Bush's Iraq Debacle
Today I woke to the news of more violence in Iraq with yet another car bomb killing 22 people. Every day this week the news from Iraq has been bleak -- more than enough death to break into the self-absorbed American media discussion of runaway brides and side shows such as putting evolution (and science) on trial. Since the announcement that the Iraqi government had been formed, the violence in Iraq has increased.
Tonight on All Things Considered, Retired Army Col. Patrick Lang, once chief of Middle East intelligence for the Defense Intelligence Agency, reported that the insurgency was an endemic problem with only a few outsiders. He said that he believed that it would be possible for the US to win the battle with the insurgency, but at a great cost and with Americans having to be in Iraq for at least a decade. That was the optimistic view: Americans can win but only if they decide to stick it out for a decade or more.
The not-so sanguine view was recently reported by Robert Dreyfuss in his latest article in the Rolling Stone: The Quagmire. Dreyfuss looks at the forces tearing Iraq apart and how the three major groups (Shiites, Sunnis, and Kurds and their respective allies) are prepared to face off. As he says:
According to U.S. officials, the resistance attacks are being aided by an extensive network of informers. Insurgents, apparently making use of engineers and former insiders, have been able to hit oil installations and power plants expertly, foiling U.S. efforts to sustain Iraqi oil exports and to provide electricity and water to Iraqi cities. "They have tentacles that reach all through the new government and the new military," Lt. Gen. Walter Buchanan, who commands U.S. air forces in the Persian Gulf, admitted recently.
The new government is not only powerless to stop the attacks by insurgents, it is dominated by the same clique of warlords and exiles who lobbied the Pentagon to go to war in the first place, many of whom have close ties to the warring camps that control vast parts of the country. "In the Arab world, Iraq is seen as a zone of chaos in a pre-civil-war situation, held together only by the U.S. occupation," says Chas Freeman, who served as U.S. ambassador to Saudi Arabia under Bush's father. A brief survey of the three major forces in Iraq -- Shiites in the south, Sunnis in the center and Kurds in the north -- makes clear the sharp divisions that threaten to blow the country apart...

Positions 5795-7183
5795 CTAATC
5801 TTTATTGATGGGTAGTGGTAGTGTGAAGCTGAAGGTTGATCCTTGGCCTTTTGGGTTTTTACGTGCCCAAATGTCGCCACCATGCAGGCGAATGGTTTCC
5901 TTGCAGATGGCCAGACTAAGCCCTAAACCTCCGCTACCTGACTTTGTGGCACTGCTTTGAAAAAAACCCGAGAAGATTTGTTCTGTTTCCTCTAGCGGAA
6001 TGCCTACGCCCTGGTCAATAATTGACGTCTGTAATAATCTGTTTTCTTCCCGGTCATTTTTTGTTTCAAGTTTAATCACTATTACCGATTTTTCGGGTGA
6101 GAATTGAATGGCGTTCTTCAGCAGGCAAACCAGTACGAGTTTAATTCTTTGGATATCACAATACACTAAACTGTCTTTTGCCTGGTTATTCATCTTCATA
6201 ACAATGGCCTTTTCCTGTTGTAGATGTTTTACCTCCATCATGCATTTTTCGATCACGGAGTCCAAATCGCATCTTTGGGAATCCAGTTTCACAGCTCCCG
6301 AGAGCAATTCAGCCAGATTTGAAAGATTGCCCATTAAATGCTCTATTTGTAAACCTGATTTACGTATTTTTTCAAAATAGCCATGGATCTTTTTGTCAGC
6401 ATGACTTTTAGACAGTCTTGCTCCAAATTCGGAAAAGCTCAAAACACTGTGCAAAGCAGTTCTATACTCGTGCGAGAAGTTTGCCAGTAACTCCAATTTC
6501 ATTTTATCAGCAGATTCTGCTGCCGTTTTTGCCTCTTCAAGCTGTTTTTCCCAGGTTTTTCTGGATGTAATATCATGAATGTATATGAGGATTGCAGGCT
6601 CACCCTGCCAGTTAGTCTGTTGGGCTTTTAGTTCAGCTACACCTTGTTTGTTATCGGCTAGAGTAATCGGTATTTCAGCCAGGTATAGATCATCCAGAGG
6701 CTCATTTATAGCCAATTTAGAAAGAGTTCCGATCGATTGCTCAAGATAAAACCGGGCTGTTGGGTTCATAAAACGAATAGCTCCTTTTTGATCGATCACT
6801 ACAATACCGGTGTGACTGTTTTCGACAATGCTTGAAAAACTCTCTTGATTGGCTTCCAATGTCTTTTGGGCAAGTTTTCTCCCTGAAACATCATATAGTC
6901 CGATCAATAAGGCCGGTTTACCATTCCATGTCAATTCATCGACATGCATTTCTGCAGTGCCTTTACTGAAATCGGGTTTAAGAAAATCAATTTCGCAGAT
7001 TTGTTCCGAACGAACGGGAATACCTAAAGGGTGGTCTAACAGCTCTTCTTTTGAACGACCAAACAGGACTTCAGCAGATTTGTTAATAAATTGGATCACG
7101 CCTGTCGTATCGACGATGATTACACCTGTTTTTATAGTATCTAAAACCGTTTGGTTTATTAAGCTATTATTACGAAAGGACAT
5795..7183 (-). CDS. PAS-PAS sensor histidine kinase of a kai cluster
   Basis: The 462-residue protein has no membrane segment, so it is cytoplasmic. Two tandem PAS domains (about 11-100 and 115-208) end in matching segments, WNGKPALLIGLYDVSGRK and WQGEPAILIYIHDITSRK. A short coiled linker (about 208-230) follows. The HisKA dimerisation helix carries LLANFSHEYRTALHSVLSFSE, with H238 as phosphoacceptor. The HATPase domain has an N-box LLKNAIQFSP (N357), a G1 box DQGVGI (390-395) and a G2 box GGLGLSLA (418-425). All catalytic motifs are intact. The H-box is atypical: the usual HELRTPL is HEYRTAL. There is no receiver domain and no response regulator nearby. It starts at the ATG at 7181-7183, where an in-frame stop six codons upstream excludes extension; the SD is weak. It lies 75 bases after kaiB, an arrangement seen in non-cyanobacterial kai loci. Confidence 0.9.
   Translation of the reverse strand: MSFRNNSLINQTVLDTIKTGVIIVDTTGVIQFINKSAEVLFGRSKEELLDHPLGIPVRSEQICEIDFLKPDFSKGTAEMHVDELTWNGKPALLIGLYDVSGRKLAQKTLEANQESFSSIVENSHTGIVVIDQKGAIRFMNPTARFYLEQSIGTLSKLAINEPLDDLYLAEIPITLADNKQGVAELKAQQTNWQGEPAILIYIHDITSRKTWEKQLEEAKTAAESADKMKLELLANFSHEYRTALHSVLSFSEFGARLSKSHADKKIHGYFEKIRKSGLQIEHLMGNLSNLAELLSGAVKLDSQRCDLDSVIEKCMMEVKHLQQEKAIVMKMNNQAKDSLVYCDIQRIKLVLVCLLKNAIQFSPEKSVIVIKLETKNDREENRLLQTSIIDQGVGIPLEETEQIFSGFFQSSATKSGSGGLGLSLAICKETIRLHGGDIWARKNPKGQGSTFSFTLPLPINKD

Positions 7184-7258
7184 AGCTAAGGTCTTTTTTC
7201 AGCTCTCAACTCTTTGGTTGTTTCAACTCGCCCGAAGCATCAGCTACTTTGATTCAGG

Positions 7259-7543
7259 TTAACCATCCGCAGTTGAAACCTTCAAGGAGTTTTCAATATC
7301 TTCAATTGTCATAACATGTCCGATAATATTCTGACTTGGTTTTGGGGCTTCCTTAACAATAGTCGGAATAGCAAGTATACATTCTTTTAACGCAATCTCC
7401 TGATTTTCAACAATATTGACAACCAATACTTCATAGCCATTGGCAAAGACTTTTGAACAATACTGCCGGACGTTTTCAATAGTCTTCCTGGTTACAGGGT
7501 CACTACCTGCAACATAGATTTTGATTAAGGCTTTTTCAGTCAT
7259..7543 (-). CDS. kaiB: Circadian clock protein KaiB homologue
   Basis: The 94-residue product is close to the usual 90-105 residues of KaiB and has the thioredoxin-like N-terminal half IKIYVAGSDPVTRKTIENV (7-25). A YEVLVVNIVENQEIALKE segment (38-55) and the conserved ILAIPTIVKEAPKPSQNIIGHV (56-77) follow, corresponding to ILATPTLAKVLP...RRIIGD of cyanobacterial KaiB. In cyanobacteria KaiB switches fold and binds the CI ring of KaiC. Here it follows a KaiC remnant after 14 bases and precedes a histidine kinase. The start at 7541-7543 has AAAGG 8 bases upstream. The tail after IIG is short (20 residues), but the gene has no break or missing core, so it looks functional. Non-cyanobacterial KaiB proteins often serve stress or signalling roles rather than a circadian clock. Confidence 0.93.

...In fact, it may already be too late to prevent Iraq from exploding. Iraq's new government is stuck in a fatal Catch-22: To have any credibility among Iraqis it must break with the U.S. and oppose the occupation, but it couldn't last a week without the protection of American troops. The Bush administration is also stuck. Its failure to stabilize Iraq, and the continuing casualties there, have led to a steady slide in the president's popularity: Polls show that a majority of Americans no longer think that the war in Iraq was worth fighting in the first place. Yet withdrawing from Iraq would only lead to more chaos, and the rest of the world has exhibited little interest in cleaning up America's mess. Of the two dozen or so countries that sent troops to Iraq, fewer and fewer remain: Spain, Portugal, Hungary and New Zealand have already quit, and the Netherlands, Bulgaria, Ukraine and Italy have announced they are getting out. Even if the United Nations agreed to step in, there is little or no chance that the administration will internationalize control over Iraq. In the face of a full-scale civil war in Iraq, says a source close to the U.S. military, Bush intends to go it alone.
"Our policy is to make Iraq a colony," he says. "We won't let go."
Dreyfuss' assertion in regards to this quagmire was that Iraq was beginning to look a lot like Vietnam. But that analogy doesn't work on the macro level, because the reasons for going into Vietnam were less devious -- no one was advocating war in Vietnam to create an empire. Vietnam was a colossal mistake, but it was largely driven by the paranoia that grew out of the cold war. No one was taking over Vietnam in order to stripmine it of resources so as to prop up an American empire. (In fact, it is more likely the wars of Central America in the 80s were more wars of empire than Vietnam.) And there were no cold-blooded discussions about why America should be an empire and how much Americans loved war.